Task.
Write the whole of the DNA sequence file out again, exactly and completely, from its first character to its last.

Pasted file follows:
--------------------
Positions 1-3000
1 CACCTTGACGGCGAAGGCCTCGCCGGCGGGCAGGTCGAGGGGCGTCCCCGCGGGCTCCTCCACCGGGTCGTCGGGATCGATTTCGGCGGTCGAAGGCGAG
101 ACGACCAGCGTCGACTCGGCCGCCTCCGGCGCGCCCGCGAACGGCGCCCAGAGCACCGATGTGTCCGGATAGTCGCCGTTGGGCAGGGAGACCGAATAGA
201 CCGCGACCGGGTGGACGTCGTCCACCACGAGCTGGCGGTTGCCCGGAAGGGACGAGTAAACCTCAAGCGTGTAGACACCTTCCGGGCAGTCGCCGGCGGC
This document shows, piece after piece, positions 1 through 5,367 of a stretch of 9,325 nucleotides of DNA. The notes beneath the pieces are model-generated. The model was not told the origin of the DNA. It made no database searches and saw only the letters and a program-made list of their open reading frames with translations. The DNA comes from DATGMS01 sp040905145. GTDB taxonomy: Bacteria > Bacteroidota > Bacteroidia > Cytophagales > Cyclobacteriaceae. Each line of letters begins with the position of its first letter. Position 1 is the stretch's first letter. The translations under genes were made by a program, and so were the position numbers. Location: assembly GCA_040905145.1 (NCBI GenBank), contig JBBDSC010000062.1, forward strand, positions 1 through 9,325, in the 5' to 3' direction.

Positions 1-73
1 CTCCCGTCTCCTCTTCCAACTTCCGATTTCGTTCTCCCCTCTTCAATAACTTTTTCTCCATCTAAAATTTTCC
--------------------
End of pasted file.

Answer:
Positions 1-3000
1 CACCTTGACGGCGAAGGCCTCGCCGGCGGGCAGGTCGAGGGGCGTCCCCGCGGGCTCCTCCACCGGGTCGTCGGGATCGATTTCGGCGGTCGAAGGCGAG
101 ACGACCAGCGTCGACTCGGCCGCCTCCGGCGCGCCCGCGAACGGCGCCCAGAGCACCGATGTGTCCGGATAGTCGCCGTTGGGCAGGGAGACCGAATAGA
201 CCGCGACCGGGTGGACGTCGTCCACCACGAGCTGGCGGTTGCCCGGAAGGGACGAGTAAACCTCAAGCGTGTAGACACCTTCCGGGCAGTCGCCGGCGGC
This document shows, piece after piece, positions 1 through 5,367 of a stretch of 9,325 nucleotides of DNA. The notes beneath the pieces are model-generated. The model was not told the origin of the DNA. It made no database searches and saw only the letters and a program-made list of their open reading frames with translations. The DNA comes from DATGMS01 sp040905145. GTDB taxonomy: Bacteria > Bacteroidota > Bacteroidia > Cytophagales > Cyclobacteriaceae. Each line of letters begins with the position of its first letter. Position 1 is the stretch's first letter. The translations under genes were made by a program, and so were the position numbers. Location: assembly GCA_040905145.1 (NCBI GenBank), contig JBBDSC010000062.1, forward strand, positions 1 through 9,325, in the 5' to 3' direction.

Positions 1-73
1 CTCCCGTCTCCTCTTCCAACTTCCGATTTCGTTCTCCCCTCTTCAATAACTTTTTCTCCATCTAAAATTTTCC